If Ralph were found not responsible, he would have been sent for an evaluation to see if he was dangerous. The court would have had a hearing. He would have been in a secure hospital if he was dangerous. And he would have been found dangerous; I think there's very little question. It might have been three, four years before he was found well enough to go to a civil hospital. Once he was in a civil hospital, it might have been several years before he was allowed passes to go out -- first with staff, then with his family. And finally, if they thought he was well enough to leave, they might have sent him to a supervised residence. He would have been subject to a five-year [set] of conditions, which could have been renewed indefinitely.

So he might have been under governmental control for 10, 15 years, whereas with this sentence, whatever time he served, once it was up, time's up, he gets out. ...

What does it do to the dignity of the courtroom, of our legal system?

In this case, the dignity of the system didn't serve well. Personally, I was a little chagrined by the way that Mr. Tortorici was treated, whether he's responsible or not. ... If I thought he was responsible, I would have been happy to testify that he was, and see that he went to prison. But I think that it was disrespectful to him to have him be convicted when he really couldn't participate in what was so important to him. That wasn't fair to him. I think that diminishes the system a bit.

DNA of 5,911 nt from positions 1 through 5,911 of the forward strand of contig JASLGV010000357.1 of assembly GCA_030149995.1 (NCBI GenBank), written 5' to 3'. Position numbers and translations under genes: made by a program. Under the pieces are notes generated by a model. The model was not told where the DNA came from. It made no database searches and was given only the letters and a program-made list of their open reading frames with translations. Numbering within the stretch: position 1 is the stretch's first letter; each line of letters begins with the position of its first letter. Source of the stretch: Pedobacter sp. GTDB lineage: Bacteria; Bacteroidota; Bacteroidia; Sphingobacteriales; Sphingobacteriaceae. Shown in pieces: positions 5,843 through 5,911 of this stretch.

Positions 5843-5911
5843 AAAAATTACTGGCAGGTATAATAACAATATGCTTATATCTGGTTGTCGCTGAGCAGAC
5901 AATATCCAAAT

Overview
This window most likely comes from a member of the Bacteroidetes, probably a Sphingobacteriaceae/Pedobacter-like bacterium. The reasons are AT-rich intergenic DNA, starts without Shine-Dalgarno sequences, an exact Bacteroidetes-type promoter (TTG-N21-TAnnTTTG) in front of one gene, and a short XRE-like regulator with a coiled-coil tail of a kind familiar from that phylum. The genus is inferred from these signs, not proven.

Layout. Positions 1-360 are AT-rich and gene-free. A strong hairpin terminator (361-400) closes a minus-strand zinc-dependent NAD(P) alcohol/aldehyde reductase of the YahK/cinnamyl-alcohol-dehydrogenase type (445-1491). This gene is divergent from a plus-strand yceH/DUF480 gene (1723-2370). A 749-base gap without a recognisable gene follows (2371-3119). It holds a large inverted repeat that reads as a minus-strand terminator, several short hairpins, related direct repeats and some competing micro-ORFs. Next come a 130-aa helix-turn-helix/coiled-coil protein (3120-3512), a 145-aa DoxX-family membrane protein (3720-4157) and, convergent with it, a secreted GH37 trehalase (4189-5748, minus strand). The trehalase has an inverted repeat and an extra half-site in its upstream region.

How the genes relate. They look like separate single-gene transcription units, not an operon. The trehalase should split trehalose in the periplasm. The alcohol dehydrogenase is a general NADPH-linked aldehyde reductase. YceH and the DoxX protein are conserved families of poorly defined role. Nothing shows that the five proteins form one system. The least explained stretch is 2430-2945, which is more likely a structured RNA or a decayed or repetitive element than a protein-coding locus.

On the other hand, you want people to have a degree of fear of the court. As the queen said, I think, after someone had tried to shoot her, and I'm paraphrasing, "Even though a man may be mad and tormented, that doesn't mean that he's so far gone that sure punishment may not dissuade him from trying to do something that he otherwise might do."

So there are arguments on both sides. But I think that if there are rules, [they] ought to be followed. I pay a lot of attention to the ones on mental health. I think that Mr. Tortorici's case going forward as it did really didn't pay attention to what's written as to what should happen to someone who's questionably fit. ...

Why should anyone else care, and why was this different?

... Part of what defines us as a society is how we treat the people that we look at less highly. If we treat them poorly, then the next group goes. I think that everybody needs to be treated fairly and according to law. If we let things erode around the edges, then we are starting on a very slippery path. Who's the next group we're going to look at to limit their freedoms, or not let them be competent or plead insanity or whatever rights they're entitled to under the Constitution? ...